Gabby Petito's Mother Recalls Last Moments with Daughter Before She Left on Cross-Country Trip

"She just had this presence," Gabby Petito's mother, Nichole Schmidt, says. "It was just magical"

Gabrielle Petito
Gabby Petito. Photo: Suffolk County Police Department

Gabby Petito's mother Nichole Schmidt is left with many memories of her beloved 22-year-old daughter. Most precious among them, she says, is that of their last moments together.

"There are so many good memories over the years, but the one thing that I hold dear to me is the hug that we had before she left for the trip in the driveway," Schmidt explains in an exclusive clip from Peacock's new documentary, The Murder of Gabby Petito: Truth, Lies, and Social Media.

"People would meet her and just fall in love with her," says Schmidt in the clip, as she flips through old photographs of her daughter — many, from childhood. "She just had this presence. I don't know what it was. It was just magical."

In the documentary, which begins streaming tomorrow, Petito's parents and stepparents reflect on the brief time they had with her, while sharing their fondest memories.

A press release says The Murder of Gabby Petito: Truth, Lies, and Social Media "leaves no stone unturned" in its pursuit of the truth surrounding what happened during Petito's ill-fated cross-country trek this summer with fiancé Brian Laundrie.

In a trailer for the film, released Monday, Petito's stepfather, Jim Schmidt, called her disappearance "every parent's nightmare."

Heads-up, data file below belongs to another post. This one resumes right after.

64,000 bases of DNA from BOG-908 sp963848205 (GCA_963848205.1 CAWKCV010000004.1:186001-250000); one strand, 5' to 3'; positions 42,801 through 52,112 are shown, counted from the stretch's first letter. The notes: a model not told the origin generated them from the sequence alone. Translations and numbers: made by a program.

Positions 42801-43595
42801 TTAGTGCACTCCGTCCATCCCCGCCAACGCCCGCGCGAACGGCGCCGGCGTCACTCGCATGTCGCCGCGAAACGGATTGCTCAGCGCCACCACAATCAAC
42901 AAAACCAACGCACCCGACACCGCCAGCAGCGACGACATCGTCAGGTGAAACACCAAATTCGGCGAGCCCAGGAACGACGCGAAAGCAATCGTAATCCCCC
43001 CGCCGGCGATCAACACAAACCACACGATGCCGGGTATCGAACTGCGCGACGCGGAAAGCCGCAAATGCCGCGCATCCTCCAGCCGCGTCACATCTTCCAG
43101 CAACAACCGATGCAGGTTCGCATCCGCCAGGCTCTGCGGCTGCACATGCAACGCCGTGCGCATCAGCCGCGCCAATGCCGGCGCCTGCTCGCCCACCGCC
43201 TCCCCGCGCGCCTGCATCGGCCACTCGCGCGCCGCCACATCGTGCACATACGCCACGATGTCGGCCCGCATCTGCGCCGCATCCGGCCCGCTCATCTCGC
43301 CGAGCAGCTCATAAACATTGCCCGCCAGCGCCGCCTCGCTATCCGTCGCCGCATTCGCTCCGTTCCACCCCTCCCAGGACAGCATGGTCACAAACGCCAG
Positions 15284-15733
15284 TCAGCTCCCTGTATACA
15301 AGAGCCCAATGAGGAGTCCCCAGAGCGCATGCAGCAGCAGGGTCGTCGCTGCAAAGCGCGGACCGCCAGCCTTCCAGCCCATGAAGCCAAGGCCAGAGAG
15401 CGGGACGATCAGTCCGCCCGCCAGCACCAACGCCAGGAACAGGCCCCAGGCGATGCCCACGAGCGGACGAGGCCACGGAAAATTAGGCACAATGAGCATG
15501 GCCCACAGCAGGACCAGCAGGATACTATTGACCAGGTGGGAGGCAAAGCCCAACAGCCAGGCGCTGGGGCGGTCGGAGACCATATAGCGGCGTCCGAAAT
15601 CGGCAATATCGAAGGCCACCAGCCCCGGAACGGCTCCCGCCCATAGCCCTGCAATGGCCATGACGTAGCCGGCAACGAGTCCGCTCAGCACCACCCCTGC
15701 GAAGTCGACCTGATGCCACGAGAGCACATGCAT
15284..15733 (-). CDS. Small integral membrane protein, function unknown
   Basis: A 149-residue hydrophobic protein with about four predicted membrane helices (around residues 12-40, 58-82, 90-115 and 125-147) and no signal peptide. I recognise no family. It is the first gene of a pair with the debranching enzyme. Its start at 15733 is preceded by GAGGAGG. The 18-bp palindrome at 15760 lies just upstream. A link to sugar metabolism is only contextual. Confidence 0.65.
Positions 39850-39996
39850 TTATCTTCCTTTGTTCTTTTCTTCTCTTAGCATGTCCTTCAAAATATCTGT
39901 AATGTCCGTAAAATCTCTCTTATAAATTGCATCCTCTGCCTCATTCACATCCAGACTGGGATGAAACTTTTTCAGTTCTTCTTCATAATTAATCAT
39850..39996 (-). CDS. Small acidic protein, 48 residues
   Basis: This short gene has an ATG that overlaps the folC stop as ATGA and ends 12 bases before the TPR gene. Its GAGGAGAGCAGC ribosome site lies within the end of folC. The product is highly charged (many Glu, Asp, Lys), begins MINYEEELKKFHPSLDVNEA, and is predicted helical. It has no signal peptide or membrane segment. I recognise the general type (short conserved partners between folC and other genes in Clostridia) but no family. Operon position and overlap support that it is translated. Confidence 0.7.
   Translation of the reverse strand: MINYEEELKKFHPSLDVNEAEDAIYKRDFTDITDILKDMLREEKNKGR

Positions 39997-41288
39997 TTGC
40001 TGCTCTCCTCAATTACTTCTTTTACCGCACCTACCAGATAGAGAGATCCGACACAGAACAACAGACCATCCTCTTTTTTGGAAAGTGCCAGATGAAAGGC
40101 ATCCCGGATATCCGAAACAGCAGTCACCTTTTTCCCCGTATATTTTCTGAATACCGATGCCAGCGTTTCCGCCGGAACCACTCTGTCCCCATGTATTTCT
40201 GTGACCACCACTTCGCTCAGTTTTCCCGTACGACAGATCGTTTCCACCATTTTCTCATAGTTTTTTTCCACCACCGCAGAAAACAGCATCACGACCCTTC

Petito's father, Joseph Petito, and her stepmother, Tara Petito, also appear in the clip, which is shown below.

On Sept. 11, the Long Island, N.Y., woman's family filed a missing persons report.

Ten days earlier, Laundrie, 23, quietly returned home — alone — from the couple's trip. He had driven back to his parents' North Port, Florida, home in Petito's van.

Petito's parents last heard from her on Aug. 25, when she was near Grand Teton National Park in Wyoming. Authorities spent days searching for Petito, but her body was found in the park on Sept. 19. Two days later, authorities announced that she had died by homicide, which was later revealed to be strangulation.

Shortly before Petito's remains were found, the Laundrie family attorney, Steve Bertolino, said that he had also gone missing.

Laundrie's partial remains were recovered in late October, near his last known location: Myakkahatchee Creek Environmental Park in North Port, Florida.

Bertolino subsequently confirmed Laundrie had died from a gunshot wound to the head. His death has been ruled a suicide.

While identified as a person of interest in Petito's killing, Laundrie was never formally charged with her murder. Even now, investigators have not said whether they believe Laundrie strangled Petito.

Richard Stafford, the attorney for the Petitos, said in a recent statement that federal authorities as well as prosecutors in Wyoming have asked that he and Petito's parents and stepparents withhold comment on the case.

"The Schmidt and Petito family has been aware of the circumstances surrounding the suicide of the sole suspect in Gabby's murder," reads Stafford's statement. "Gabby's family will not be making a statement at this time due to the request of the United States Attorney's Office and the Teton County Prosecutor's Office."

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The statement continues: "The family was asked to not make any comments and let the FBI continue their investigation. The family was also asked to wait for the United States Attorney's Office to make a determination on whether any additional individuals will be charged. When that determination is made, we will have a statement."

While Petito was still considered missing, Laundrie's parents, Christopher and Roberta, refused to cooperate with police.

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